The New Hampshire state representative who drove to his town clerk’s office to change his official party affiliation from Republican to Democrat says people in his district seem pleased with his decision, which has attracted a national spotlight he was not anticipating.
State Rep. William Marsh, who represents an eastern part of the Republican-controlled state, told HuffPost that “there’s a handful of people who are really ticked off at me.”
“Frankly, I expected that would be an overwhelming number of people,” he said.
“But there’s an amazing number of relatively moderate Republicans who were basically telling me, ‘It’s about time.’”
Marsh made the switch on Tuesday as his Republican colleagues gave a press conference to criticize President Joe Biden and other Democrats for their handling of the coronavirus pandemic.
As a former medical doctor, Marsh felt their messaging was irresponsible. The Republicans’ press conference attracted people voicing even more extreme views, devolving into chaos when protesters opposed to masking and vaccination jeered the elected officials.
New Hampshire House Speaker Sherman Packard (R) called Biden’s decision to make coronavirus vaccinations mandatory for federal employees “government overreach” and said “insanity” had “taken over the Biden administration,” reported the Laconia Daily Sun, a local newspaper.
In December, Packard took over for the former state House Speaker Dick Hinch (R), who died of COVID-19 that month.
Marsh had clashed with the New Hampshire GOP prior to this week. In early June, after speaking out against proposed legislation that would restrict the government’s ability to enact public health measures to control the virus, the former doctor was booted from his position as vice chair of the New Hampshire House of Representatives’ committee on health, human services and elderly affairs.
“My intention had been to quietly finish my term and enjoy my retirement in peace,” Marsh said in a statement on his decision, adding, “Unfortunately events have forced my hand.”
He went on: “This summer has provided me time to consider what my beliefs truly are. Politics is really a team sport. I have come to realize a majority of Republicans, both locally and in the NH House, hold values which no longer reflect traditional Republican values. And so I am recognizing the reality that today’s Republican party is no longer the party I first joined when campaigning for President Reagan many years ago.”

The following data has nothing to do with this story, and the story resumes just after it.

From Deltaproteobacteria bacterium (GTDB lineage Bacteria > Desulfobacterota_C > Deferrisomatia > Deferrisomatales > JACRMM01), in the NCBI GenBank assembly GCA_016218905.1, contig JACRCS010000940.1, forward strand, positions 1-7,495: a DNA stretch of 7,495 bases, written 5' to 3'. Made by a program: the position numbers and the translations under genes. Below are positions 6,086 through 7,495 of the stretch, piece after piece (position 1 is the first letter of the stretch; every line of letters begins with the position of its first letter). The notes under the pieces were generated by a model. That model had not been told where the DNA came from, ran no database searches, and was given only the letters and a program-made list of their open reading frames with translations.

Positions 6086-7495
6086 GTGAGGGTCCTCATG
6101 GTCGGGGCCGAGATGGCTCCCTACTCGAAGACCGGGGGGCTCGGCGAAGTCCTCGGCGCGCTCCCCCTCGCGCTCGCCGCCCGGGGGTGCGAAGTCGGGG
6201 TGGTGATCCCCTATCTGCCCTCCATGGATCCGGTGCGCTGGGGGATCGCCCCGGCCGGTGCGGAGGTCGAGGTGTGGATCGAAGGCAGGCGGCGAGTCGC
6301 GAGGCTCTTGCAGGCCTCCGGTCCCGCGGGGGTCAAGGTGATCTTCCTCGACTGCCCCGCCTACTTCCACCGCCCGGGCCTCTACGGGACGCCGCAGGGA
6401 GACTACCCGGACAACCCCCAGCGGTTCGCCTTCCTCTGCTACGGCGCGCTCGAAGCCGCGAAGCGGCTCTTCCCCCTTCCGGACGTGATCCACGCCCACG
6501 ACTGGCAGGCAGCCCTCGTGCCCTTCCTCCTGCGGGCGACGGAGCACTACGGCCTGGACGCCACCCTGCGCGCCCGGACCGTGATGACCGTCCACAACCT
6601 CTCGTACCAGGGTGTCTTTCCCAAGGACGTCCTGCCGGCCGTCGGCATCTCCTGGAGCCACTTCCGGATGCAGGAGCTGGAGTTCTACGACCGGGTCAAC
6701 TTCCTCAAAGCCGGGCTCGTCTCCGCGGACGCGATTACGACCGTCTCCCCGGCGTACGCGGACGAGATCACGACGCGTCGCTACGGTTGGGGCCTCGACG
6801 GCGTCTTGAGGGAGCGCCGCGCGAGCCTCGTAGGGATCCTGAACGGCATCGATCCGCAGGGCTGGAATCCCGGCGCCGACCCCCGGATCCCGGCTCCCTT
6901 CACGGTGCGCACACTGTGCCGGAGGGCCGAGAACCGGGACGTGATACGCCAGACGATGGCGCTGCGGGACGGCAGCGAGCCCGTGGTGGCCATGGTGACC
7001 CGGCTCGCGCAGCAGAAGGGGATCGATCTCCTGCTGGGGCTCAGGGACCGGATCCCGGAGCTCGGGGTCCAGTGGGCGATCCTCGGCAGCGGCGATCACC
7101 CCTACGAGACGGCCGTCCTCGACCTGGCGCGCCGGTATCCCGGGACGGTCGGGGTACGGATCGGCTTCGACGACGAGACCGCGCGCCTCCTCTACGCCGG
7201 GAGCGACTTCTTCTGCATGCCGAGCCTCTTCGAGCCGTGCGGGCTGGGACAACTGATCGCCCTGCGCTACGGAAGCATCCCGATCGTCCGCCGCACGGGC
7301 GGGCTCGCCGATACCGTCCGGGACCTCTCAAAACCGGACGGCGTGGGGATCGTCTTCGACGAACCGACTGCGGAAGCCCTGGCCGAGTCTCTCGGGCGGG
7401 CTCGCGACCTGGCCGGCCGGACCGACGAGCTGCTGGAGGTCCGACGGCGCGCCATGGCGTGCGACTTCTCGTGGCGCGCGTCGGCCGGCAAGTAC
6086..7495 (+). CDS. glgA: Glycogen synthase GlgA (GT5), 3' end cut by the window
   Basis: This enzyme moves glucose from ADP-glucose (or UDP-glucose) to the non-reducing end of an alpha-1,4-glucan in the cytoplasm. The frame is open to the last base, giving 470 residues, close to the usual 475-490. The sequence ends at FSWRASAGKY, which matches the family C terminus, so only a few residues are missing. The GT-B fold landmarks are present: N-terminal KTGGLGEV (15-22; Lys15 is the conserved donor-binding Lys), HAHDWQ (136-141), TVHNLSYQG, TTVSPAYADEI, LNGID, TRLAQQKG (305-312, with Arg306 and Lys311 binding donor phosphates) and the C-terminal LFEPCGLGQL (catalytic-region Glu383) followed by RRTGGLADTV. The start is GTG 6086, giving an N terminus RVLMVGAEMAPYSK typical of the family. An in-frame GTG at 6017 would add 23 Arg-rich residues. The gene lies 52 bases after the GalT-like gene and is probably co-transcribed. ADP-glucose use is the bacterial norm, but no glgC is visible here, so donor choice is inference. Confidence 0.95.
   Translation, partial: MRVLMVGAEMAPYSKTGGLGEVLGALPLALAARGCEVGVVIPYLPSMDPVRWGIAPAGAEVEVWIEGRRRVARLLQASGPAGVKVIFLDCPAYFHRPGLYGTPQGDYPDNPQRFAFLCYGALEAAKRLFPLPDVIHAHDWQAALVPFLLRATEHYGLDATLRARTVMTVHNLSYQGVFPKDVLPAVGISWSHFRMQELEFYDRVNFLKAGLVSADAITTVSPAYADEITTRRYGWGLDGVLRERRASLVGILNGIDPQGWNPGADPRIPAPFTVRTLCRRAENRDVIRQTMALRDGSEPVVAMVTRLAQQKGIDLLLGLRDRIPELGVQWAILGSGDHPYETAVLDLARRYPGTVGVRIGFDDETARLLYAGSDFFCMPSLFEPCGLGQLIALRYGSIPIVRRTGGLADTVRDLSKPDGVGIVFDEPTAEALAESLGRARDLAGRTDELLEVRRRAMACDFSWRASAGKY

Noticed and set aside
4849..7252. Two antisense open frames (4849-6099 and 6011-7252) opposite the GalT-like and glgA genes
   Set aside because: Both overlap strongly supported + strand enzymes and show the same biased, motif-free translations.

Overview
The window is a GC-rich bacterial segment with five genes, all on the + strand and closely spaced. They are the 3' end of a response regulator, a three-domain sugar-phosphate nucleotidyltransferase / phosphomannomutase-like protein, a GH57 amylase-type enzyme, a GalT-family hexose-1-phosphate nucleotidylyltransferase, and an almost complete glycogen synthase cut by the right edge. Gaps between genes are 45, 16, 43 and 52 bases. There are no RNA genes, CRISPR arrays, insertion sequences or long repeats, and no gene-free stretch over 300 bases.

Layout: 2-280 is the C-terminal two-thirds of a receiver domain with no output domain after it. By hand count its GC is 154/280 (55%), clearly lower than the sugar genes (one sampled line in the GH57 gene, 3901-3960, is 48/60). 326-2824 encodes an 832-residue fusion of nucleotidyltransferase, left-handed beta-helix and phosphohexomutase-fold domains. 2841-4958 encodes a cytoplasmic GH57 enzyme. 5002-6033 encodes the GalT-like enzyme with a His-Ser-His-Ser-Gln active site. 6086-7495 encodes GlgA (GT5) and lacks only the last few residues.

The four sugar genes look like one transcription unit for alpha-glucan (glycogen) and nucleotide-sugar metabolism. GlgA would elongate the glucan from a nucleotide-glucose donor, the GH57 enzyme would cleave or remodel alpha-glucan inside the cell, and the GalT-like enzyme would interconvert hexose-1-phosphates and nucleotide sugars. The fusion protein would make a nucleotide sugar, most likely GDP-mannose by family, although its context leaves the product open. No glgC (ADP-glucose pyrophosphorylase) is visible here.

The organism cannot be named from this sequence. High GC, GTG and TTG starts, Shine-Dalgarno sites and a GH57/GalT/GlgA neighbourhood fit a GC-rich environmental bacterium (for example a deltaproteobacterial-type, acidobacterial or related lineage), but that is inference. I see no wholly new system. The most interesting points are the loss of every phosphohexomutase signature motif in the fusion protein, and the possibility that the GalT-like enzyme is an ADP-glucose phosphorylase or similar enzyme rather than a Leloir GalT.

Marsh also took aim at local Carroll County Republicans and Winnipesaukee Republicans, writing that both have been “taken over by extremists who see no place for moderates like me in the Republican party.”
The lawmaker declined to tell HuffPost whether he had supported Biden or President Donald Trump in the 2020 election.
New Hampshire has seen a relatively low number of people die of COVID-19, with a reported total of just over 1,300 deaths. The virus, of course, does not respect state boundaries and is currently stretching health care systems in other states to the limit ― meaning the threat is still as big as ever.
Instead of making it harder for the government to implement public health measures, Marsh said he believes strongly in vaccine mandates for places like hospitals and in doing everything possible to make sure kids can be educated in person.
He takes issue with what he views as the Biden administration’s current focus on vaccines, saying that the president talks about the shots as “a cure to the problem.” Because vaccines cannot be 100% effective, Marsh said, the administration should be promoting additional prevention strategies.
The newly minted Democrat told HuffPost that he still definitely considers himself a conservative.
“I believe in incremental change,” he said before highlighting his support for legislation that makes health care more accessible. Marsh was involved in writing the 2018 New Hampshire bill that expands access to birth control, and he boasted about standing up for expanding Medicaid in the state.
“One of the ways I manage my life to keep myself sane is I don’t pay a whole lot of attention to federal stuff,” he said. “I don’t have to vote on federal stuff. I pay attention to the state of New Hampshire, because that’s where I’m serving in the legislature, and that’s where I do stuff.”
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